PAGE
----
So now that Democrats no longer have to fear that talking about gun control is a big no-no on the campaign trail, how will Gun-nut Nation respond? For the last twenty-five years, the alliance between the GOP and the 2nd-Amendment gang held firm, and with the exception of a few Congressional seats in Communist states like California and New York, all a politician needed to do was wave the ‘don’t tread on me’ flag as regards gun ‘rights’ and the issue would disappear.
Thanks to some serious spending, the media spotlight grabbed by the Parkland kids and some overreach by various pro-gun Congressional candidates, the case can probably be made that the ability of the blue team to wrest control of the lower chamber of Congress certainly wasn’t hurt by a more aggressive gun-control pitch in many swing districts and might have even helped.
So the question which now looms for 2020, particularly in key swing states whose votes will probably determine whether or not we have to put up with that schmuck for four more years, is this: How does Gun-nut Nation move the needle back to the center-right or at least the center of the gauge which measures the respective strength of the two sides in the gun debate?
For the last twenty-five years, the gun-nut noise machine has promoted itself through a combination of patriotism (2nd-Amendment ‘rights,’) and protection from crime (concealed-carry and stand your ground.) But what made the NRA appear to be such a fearsome political opponent was the simple fact that there was basically no opposition from the other side. Occasionally there would be a break-through, like the Million Moms March put together by our friend Donna Dees Thomases in 2000, but by and large the pro-gun narrative went unchallenged in most parts of the country, even in places where a majority of voters didn’t own guns.
Without doubt, Sandy Hook was a watershed event, because out of the tragedy of senseless violence emerged a true, national, grass-roots effort funded primarily by Mike Bloomberg and his friends, and organized by a little lady from Indianapolis named Shannon Watts. For the first time the pro-gun narrative was countered by a gun-control argument which continues to shape the entire gun debate, namely, that you just can’t justify 35,000 or more fatal shootings each year as representing some kind of support for ‘civil rights.’ Sorry, but the argument just doesn’t work, particularly when, every once in a while, some of those 35,000 victims happen to be kids sitting inside a school.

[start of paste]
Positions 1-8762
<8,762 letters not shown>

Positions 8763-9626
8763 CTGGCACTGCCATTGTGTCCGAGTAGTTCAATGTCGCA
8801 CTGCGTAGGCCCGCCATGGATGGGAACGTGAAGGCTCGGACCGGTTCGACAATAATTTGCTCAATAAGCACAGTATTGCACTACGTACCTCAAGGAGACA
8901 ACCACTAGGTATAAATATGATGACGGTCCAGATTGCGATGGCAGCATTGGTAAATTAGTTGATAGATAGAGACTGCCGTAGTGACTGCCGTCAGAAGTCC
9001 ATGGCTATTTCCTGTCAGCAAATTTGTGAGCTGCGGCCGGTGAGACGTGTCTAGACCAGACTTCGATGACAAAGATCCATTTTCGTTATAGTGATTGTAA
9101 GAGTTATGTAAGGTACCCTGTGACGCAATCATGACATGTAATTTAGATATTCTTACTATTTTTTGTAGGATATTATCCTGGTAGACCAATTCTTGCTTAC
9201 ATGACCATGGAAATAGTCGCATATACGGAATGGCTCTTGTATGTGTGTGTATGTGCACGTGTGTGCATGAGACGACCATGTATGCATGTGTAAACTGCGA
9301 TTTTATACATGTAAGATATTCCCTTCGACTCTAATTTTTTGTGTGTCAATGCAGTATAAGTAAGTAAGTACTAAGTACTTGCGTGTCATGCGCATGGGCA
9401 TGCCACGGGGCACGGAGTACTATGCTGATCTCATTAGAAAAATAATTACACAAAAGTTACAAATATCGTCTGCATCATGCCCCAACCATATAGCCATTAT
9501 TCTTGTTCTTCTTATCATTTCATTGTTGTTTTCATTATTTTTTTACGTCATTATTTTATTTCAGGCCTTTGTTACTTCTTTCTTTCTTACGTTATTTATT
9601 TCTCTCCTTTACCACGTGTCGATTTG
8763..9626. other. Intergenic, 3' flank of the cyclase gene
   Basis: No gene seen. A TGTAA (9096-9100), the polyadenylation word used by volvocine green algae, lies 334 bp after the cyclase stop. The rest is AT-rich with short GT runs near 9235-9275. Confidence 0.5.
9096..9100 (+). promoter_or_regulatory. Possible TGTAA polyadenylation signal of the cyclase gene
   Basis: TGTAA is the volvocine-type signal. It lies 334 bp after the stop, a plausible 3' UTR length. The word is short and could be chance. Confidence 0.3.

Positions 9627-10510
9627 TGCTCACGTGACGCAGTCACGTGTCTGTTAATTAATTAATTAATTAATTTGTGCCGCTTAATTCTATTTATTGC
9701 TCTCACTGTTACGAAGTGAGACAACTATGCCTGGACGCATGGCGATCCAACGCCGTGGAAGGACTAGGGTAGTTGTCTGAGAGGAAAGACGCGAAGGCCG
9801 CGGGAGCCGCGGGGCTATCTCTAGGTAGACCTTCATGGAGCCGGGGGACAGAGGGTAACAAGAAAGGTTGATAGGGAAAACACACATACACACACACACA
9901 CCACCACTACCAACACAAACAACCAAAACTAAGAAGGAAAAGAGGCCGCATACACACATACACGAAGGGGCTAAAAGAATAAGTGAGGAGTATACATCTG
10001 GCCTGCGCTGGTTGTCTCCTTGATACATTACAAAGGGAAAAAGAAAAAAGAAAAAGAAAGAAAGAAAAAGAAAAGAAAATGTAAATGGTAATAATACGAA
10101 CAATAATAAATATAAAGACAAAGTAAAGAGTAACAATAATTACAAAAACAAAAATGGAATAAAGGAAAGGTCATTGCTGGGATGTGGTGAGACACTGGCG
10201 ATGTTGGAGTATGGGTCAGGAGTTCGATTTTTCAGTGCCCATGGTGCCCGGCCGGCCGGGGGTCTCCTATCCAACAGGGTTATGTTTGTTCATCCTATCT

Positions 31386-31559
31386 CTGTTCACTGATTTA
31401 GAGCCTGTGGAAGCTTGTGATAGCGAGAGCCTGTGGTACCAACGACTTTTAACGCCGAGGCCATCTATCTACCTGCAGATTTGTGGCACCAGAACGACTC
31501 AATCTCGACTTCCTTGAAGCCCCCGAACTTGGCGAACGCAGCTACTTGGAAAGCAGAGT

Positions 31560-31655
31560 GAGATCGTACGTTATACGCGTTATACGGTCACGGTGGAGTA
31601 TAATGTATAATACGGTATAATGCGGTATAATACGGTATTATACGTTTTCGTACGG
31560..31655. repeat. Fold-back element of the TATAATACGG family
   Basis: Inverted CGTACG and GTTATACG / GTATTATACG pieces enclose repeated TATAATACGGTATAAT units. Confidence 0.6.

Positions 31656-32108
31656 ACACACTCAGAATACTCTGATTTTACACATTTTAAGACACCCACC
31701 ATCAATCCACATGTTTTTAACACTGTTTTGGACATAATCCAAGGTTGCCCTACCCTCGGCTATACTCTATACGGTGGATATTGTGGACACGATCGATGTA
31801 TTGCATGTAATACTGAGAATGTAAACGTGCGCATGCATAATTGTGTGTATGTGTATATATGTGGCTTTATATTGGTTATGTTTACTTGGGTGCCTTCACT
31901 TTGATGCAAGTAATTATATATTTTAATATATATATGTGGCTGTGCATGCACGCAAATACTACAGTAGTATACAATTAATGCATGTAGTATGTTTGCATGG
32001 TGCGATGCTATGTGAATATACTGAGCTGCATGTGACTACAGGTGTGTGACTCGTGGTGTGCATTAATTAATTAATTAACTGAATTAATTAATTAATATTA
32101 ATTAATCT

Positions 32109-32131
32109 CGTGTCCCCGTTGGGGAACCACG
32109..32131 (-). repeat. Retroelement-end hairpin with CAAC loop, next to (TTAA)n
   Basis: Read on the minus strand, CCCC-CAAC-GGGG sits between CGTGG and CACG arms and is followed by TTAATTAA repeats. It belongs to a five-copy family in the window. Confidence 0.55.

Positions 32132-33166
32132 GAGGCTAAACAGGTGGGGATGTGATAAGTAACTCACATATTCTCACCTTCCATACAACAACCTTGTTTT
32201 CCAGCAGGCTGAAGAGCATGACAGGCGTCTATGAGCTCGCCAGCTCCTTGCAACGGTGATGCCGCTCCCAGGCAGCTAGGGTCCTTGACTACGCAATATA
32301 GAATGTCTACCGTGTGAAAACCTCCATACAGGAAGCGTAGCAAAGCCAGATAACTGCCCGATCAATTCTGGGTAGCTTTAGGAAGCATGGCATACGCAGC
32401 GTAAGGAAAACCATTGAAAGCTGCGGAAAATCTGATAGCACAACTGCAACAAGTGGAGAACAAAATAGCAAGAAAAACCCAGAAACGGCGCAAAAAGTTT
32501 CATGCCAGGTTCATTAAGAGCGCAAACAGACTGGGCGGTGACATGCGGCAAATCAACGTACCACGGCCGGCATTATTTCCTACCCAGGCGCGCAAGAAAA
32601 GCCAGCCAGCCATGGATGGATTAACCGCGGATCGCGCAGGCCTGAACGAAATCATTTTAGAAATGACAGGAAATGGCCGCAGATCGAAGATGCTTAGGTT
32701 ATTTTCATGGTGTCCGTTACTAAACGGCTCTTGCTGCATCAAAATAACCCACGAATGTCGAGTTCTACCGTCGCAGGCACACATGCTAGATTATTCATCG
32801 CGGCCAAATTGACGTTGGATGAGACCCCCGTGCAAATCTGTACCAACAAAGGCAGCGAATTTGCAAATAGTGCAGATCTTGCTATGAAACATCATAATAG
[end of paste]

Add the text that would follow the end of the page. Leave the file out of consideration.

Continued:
So what do you do if the health and welfare of your particular industry depends on whether the average, law-abiding American consumer can still have more or less free access to the products on whose sale your industry depends? You come up with a way to argue the issue which may or may not have any connection to reality at all.
What caught my eye in this respect was an op-ed in The Daily Mississippian, ‘The Truth About Guns,’ whose author approaches the subject without even the slightest concern for the relevant facts. Here’s the formative statement: “States like Illinois and California have implemented increasingly strict laws against gun ownership, but numbers of gun deaths per capita in those states is significantly higher than in places like Mississippi, where permits are not required in order to own firearms.”
Ready? The gun-violence rate in California from 2010 to 2016 was 7.92, in Illinois it was 9.29. In Mississippi, the rate was 18.15. This op-ed was published in the student newspaper on the campus of Ole Miss, so we shouldn’t expecting the editorial staff to operate as if they are running The New York Times.
But I have a funny feeling that this is the kind of narrative, devoid of even the slightest concern for facts, which is how Gun-nut Nation will define its side of the 2020 gun debate. After all, the guy who’s still heading the GOP ticket wouldn’t know a fact if it hit him in the face.